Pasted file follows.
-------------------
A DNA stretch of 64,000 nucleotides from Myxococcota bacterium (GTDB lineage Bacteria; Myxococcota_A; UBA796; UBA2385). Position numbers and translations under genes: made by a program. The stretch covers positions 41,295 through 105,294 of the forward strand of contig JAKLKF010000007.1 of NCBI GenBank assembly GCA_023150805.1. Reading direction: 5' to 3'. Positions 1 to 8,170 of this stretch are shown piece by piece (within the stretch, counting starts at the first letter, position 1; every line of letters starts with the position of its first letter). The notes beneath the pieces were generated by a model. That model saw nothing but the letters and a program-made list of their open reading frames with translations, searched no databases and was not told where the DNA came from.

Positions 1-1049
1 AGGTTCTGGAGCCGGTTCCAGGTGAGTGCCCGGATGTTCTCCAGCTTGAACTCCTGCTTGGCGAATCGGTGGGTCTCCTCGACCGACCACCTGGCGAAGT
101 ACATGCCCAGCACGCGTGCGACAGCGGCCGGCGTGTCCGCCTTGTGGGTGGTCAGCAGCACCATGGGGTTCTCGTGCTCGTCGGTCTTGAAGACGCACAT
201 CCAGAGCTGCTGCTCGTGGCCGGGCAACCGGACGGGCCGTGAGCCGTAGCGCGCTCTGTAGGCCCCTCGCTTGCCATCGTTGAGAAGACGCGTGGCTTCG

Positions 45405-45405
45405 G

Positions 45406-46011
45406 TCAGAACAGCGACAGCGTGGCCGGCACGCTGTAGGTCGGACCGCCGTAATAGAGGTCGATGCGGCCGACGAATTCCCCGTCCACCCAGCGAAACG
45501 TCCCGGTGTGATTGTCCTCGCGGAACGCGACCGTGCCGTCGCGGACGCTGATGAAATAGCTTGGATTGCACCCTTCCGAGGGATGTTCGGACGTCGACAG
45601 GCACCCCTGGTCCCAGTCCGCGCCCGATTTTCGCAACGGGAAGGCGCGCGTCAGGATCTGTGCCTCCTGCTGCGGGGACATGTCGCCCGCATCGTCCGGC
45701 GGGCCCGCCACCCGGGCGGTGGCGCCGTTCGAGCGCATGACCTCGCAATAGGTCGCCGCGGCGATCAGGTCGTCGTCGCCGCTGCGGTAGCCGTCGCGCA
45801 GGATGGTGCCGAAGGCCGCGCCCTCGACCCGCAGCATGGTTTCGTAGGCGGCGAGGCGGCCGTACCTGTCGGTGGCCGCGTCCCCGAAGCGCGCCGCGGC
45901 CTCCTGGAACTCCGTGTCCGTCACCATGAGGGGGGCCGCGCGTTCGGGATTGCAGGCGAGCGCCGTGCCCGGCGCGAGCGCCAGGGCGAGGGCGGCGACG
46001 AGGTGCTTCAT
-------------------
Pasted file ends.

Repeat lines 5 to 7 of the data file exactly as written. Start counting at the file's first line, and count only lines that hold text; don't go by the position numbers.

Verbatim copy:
201 CCAGAGCTGCTGCTCGTGGCCGGGCAACCGGACGGGCCGTGAGCCGTAGCGCGCTCTGTAGGCCCCTCGCTTGCCATCGTTGAGAAGACGCGTGGCTTCG

Positions 45405-45405
45405 G